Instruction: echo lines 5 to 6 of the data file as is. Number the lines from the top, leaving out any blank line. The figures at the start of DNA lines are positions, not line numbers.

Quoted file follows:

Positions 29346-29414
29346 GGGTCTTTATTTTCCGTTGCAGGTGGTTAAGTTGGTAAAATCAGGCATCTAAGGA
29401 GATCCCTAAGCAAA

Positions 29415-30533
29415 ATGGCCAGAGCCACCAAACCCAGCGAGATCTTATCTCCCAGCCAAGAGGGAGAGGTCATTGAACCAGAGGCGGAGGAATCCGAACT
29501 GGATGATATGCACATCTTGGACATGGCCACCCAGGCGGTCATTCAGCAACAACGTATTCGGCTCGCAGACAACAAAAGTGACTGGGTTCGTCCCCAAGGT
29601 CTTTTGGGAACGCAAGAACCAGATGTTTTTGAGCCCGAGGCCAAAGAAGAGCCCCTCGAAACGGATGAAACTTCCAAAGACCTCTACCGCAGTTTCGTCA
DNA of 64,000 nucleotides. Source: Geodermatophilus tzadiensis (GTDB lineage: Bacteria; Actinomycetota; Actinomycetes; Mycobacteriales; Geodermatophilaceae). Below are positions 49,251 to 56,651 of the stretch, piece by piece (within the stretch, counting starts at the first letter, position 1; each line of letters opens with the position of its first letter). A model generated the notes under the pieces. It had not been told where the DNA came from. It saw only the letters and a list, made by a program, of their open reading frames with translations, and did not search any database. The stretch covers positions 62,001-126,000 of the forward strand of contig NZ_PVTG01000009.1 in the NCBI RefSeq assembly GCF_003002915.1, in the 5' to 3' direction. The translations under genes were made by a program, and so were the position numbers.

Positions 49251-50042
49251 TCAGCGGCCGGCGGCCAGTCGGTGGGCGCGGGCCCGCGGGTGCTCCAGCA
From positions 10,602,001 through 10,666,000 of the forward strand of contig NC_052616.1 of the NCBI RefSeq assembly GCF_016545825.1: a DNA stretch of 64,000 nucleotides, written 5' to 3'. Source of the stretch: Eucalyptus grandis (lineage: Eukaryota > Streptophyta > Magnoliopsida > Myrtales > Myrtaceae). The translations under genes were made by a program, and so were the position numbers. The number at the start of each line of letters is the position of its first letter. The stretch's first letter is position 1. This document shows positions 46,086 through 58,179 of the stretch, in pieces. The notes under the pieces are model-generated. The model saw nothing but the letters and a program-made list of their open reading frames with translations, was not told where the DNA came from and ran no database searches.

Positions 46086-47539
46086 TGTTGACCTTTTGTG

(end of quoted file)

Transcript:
29415 ATGGCCAGAGCCACCAAACCCAGCGAGATCTTATCTCCCAGCCAAGAGGGAGAGGTCATTGAACCAGAGGCGGAGGAATCCGAACT
29501 GGATGATATGCACATCTTGGACATGGCCACCCAGGCGGTCATTCAGCAACAACGTATTCGGCTCGCAGACAACAAAAGTGACTGGGTTCGTCCCCAAGGT